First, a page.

Jim McClure, two term Oak Park president, recalls WWII

Back from Honor Flight to D.C., McClure talks of his years in the Navy and as Oak Park's president

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By Ashley Lisenby

Digital Editor

Laying on a round wooden table in the Evanston retirement apartment he shares with wife Lynn, is a picture of Jim McClure standing with the other 91 World War II veterans who traveled from Chicago to Washington, D.C. on Oct. 2 as a part of a trip sponsored by non-profit organization Honor Flight Chicago.

McClure, an OPRF grad, First United Church leader and, twice elected, Oak Park's village president, is 93 now and lives at Westminster Place, a senior living facility managed by Presbyterian Homes.

Even with the assurance from Honor Flight that nothing had been cancelled because of the federal government shutdown, McClure and his daughter and guardian for the trip, Julie Giegler woke up at 3:30 a.m. the morning of the flight, unsure of what the day would bring.

Giegler, who wrote a detailed description of the events of the trip, described the journey from Chicago Midway Airport to Dulles International Airport as smooth, full of helpful volunteers and plenty of bathroom breaks.

Upon arriving at the gates in front of the World War II memorial Giegler writes that they were prompted not to talk to the press and the process of moving past the gates to see the memorial was one she called "chaotic." But once inside McClure took the opportunity to remember the historic moments the memorial commemorates.

"I never had any combat," said McClure, who ascended Navy ranks from seamen to captain on ships sent out to track enemy submarines.

But danger was never far off.

"The big danger were the kamikazes. The Navy had no answer to the kamikazes," said McClure recalling air strikes of Japanese fighter jets.

"It's funny, in grade school I decided I wanted to be a Navy officer," said McClure and after completing a degree in law and economics from the University of Chicago in 1942 he volunteered for the Navy's V7 program to become trained as an officer.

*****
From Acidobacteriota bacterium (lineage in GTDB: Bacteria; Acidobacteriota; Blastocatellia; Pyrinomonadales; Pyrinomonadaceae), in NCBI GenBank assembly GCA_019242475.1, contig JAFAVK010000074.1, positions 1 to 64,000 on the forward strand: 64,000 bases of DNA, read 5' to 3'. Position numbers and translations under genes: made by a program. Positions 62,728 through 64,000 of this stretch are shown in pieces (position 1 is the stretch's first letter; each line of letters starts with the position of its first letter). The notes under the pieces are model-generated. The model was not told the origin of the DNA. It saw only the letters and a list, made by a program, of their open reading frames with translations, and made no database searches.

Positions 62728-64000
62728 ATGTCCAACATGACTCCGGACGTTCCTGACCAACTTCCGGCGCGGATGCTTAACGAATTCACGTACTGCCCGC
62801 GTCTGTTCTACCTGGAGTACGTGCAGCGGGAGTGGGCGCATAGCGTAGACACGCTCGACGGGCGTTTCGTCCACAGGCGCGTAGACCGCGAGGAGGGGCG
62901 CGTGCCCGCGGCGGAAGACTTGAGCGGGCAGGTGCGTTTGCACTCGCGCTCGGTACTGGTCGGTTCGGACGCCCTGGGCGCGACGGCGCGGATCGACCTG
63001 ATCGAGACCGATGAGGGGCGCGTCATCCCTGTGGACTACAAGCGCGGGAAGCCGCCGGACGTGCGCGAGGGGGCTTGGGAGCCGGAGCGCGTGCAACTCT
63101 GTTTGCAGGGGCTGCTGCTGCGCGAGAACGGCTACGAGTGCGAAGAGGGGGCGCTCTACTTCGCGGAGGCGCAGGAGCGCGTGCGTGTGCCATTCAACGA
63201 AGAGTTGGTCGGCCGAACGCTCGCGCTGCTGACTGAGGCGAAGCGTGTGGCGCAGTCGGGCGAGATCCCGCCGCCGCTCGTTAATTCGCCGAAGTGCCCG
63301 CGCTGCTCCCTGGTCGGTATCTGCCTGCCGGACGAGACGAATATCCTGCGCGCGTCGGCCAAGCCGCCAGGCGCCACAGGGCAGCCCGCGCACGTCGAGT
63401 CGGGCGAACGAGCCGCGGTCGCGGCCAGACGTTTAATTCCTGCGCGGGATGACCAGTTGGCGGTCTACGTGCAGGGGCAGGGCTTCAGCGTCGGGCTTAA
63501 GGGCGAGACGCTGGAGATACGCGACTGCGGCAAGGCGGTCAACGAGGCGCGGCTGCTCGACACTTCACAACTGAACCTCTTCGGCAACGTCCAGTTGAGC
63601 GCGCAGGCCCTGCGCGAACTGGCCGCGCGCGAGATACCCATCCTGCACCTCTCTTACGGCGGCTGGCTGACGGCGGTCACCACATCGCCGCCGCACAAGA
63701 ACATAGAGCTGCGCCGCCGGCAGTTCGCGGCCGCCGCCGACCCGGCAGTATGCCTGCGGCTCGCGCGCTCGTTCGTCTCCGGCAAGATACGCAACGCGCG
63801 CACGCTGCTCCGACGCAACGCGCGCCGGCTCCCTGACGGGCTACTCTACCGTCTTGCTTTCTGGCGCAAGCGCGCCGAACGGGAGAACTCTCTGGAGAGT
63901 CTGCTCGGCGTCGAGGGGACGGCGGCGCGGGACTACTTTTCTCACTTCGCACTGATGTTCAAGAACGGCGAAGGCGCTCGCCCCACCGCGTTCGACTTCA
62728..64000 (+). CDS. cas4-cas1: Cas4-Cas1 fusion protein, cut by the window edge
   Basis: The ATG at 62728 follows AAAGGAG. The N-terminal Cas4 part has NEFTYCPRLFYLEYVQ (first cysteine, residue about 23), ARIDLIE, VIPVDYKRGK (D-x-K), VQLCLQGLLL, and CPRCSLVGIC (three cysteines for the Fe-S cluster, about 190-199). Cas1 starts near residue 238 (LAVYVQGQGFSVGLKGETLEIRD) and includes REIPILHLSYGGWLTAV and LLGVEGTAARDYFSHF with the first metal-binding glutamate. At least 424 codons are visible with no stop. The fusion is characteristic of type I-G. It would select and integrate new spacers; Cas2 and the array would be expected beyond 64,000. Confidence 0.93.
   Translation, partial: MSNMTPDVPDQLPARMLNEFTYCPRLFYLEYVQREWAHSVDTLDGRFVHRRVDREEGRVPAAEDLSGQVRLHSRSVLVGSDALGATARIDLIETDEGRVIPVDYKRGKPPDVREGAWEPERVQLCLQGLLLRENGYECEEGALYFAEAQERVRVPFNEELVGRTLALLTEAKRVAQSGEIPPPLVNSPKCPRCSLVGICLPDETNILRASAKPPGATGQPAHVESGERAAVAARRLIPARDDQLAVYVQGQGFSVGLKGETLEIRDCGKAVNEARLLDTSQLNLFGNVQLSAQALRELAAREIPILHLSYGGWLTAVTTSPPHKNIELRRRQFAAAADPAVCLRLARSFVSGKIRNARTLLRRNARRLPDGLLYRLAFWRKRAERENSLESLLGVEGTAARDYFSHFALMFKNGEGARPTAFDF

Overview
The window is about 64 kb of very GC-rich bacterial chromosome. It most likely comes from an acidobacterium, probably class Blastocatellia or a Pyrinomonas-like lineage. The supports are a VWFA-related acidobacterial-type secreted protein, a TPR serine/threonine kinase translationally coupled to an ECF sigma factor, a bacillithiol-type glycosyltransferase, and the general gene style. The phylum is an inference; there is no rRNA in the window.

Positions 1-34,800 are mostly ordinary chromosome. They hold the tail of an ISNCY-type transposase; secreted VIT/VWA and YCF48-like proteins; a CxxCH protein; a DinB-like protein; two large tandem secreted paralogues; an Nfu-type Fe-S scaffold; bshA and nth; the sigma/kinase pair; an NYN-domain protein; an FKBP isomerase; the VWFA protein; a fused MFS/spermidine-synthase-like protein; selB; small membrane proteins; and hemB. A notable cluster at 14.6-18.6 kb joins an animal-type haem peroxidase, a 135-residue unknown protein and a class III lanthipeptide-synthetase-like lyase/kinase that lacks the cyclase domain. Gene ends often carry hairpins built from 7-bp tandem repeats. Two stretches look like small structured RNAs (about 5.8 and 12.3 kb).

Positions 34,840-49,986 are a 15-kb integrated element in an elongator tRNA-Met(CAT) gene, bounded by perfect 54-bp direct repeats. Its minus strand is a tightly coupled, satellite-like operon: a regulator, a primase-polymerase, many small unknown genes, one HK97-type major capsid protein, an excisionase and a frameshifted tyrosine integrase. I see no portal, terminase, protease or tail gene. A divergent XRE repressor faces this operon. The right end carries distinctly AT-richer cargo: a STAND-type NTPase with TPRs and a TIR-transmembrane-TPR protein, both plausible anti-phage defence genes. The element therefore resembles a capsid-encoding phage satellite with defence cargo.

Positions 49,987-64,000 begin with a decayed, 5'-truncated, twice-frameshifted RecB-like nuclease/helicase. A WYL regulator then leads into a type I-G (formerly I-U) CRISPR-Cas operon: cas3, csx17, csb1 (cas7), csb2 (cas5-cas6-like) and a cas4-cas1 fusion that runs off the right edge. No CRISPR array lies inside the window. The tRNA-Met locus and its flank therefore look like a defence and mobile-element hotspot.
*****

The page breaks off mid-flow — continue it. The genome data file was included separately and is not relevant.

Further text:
He first became a seaman apprentice at Notre Dame and then returned to Chicago for Midshipmen school in Tower Hall, near the Water Tower on Chicago Avenue. After three months of training in Chicago he went to a training center in Miami and then boarded USS SC 1025, a submarine chaser that held 24 seamen and three officers. McClure became the third officer in command.

"What they used sub chasers for was to mark the line of landing boats," said McClure. The 110-foot long wooden ships are also historically known for destroying German and Japanese submarines during WWII.

In the course of a year McClure traveled from Miami to Puget Sound to Dutch Harbor to Pearl Harbor, where he was an executive officer on a ship that was a part of the Hawaiian sea frontier, to the Marshall Islands, where he became captain of the ship for eight months.

"When the Marshall Island Invasion went forward we didn't have a radar on our ship, so we couldn't go. So, I never had combat of any kind," said McClure. "I was trained to track submarines."

He returned to Miami to receive more training on how to operate Destroyer Escorts, a ship that could carry about 300 seamen and 12 officers. Eventually he was assigned to the USS Weber, a ship that would be stationed in Japan toward the end of the war.

McClure took time at the memorial to point out to his daughter the places he had been while stationed in Japan.

Before the Navy McClure attended Oak Park and River Forest High School and was an Eagle Scout with Troop 16, of which his sons and grandson were also members.

Many years after the war, in 1973, McClure ran for village president of Oak Park and, with the backing of the VMA, won without ever having been a trustee. He served two terms between 1973 and 1981 with the promise of continuing Oak Park's efforts at racial diversity. J.R. Christianson, village president from 1953 to 1961, and David Pope, president from 2005 to 2013, have been the only other two-term presidents since the adoption of the Village Manager form of government in the 1950s.

Even now, as a resident of a predominantly white senior community, McClure said he spent the last 12 years trying to "get the community's first minority member." His efforts were successful.

"I see something I know I can't tolerate, and I have to do something about it," said McClure. "We are all children of God."

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